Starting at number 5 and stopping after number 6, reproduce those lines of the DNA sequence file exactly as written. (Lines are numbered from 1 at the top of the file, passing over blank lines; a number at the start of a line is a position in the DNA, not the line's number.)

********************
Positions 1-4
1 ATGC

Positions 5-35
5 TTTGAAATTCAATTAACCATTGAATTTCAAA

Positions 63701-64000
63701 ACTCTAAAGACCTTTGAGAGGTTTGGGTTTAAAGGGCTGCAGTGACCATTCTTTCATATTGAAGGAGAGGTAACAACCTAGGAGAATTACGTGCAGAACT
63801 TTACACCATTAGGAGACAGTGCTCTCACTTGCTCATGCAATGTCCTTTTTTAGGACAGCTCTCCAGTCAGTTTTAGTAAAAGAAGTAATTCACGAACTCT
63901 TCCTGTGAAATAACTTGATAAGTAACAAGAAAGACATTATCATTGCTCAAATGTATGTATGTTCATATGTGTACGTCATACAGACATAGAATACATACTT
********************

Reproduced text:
Positions 63701-64000
63701 ACTCTAAAGACCTTTGAGAGGTTTGGGTTTAAAGGGCTGCAGTGACCATTCTTTCATATTGAAGGAGAGGTAACAACCTAGGAGAATTACGTGCAGAACT